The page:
Season 1 Episode 6

Suitable for Framing

Aired Unknown Nov 17, 1971 on NBC

Episode Fan Reviews (3)

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out of 10
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  • Suitable, But Also Predictable

    Predictable and mundane, Suitable for Framing is a passionless crime thriller. The story follows an art critic who kills his uncle in order to inherit his art collection, but to succeed he'll have to manipulate the police and Lt. Columbo into arresting his aunt-in-law for the crime. The plot's rather obvious, although it does a good job at staging the climax where Columbo reveals how he solved the case. And, there are some strong supporting performances from Don Ameche and Kim Hunter. Suitable for Framing isn't necessarily bad, it's just poorly executed.
  • All the elements of classic "Columbo" (spoilers within)

    The "Columbo" formula is perfectly executed in "Suitable for Framing." Take a wealthy, arrogant murderer at the top of the social ladder and a seemingly perfect crime. Add Columbo. Watch killer and plot unravel.

    As it has been mentioned in this guide, Ross Martin and Peter Falk had a history of working together and it shows in their performances. Their interplay is sharp and witty; Martin's disdain for Columbo oozes gloriously with each sneer, and Falk is in perfect befuddlement, all the while encircling his prey.

    The denouement of this one has got to be one of my favorites...SPOILERS...Ross Martin's frantic declaration that Columbo planted the prints on the pictures, only to have Peter Falk hold up his gloved hands. No words, no catchphrase. Nothing. He's just caught the killer. Priceless. And Martin's dejection when he sees the gloves. One of the all-time best endings of the series, in my opinion.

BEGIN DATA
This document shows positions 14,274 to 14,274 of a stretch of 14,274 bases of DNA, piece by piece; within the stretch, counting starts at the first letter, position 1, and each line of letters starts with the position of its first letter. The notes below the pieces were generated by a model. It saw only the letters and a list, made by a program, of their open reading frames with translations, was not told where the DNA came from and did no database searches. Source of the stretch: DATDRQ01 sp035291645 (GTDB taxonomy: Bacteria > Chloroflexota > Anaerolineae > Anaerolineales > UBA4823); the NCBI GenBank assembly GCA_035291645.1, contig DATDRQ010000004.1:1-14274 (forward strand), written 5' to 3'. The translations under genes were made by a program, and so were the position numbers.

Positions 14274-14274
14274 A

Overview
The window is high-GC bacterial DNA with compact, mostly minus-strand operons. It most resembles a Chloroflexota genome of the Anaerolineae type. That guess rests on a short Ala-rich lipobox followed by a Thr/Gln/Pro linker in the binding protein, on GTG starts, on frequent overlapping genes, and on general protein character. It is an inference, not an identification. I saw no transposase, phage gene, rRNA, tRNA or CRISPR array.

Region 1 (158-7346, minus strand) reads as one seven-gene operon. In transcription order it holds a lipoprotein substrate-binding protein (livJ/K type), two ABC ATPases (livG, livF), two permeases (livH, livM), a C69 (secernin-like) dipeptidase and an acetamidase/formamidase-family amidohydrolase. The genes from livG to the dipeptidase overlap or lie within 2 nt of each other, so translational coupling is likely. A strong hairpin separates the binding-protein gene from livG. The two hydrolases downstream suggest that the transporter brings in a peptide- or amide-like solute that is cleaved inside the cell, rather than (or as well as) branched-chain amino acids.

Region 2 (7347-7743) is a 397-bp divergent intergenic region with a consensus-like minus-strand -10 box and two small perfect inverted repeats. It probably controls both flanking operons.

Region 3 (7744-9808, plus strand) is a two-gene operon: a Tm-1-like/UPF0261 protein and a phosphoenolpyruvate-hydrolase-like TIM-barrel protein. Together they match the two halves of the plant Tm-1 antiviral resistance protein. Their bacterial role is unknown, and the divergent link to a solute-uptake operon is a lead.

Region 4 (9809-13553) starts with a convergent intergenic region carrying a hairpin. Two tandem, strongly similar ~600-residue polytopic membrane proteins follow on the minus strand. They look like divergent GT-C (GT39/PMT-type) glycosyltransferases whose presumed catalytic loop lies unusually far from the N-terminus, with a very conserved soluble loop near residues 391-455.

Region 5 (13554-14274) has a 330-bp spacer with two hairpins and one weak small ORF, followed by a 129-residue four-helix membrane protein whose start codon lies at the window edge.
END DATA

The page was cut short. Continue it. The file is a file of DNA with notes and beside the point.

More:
• (Spoilers)

    In this one Columbo follows and art critic who suspects of killing a man and stealing paintings. The bad guy always trying to cover up his crime never escapes Columbo's suspicions.
    One of the things that attracts me to early Columbo's is how amusingly dated they now appear. In this episode the first thing you notice is the dreadful crushed velvet dinner-jacket and huge bow tie that the central character, Dale Kingston, wears. Later, he goes to a chitzy art exhibition where lots of art luvee's wearing silk neck-ties reside. In every scene, you hear a never-ending bossa-nova tune in the background as Kingston makes cutting remarks and jokes with artists. The cars people drive are ridiculously huge with ultra springy suspension. After all this is 1971, when flares were just starting to become wider and cars were pre-emissions. There are interesting appearances by Don Ameche and Kim Hunter, the latter will be best remembered for being a monkey in the Planet of the Apes series. If you like Columbo and like to see how tasteless wealthy Americans were back then, watch it.

    All very entertaining and interesting keeping you quessing to the end how the crime will be solved.
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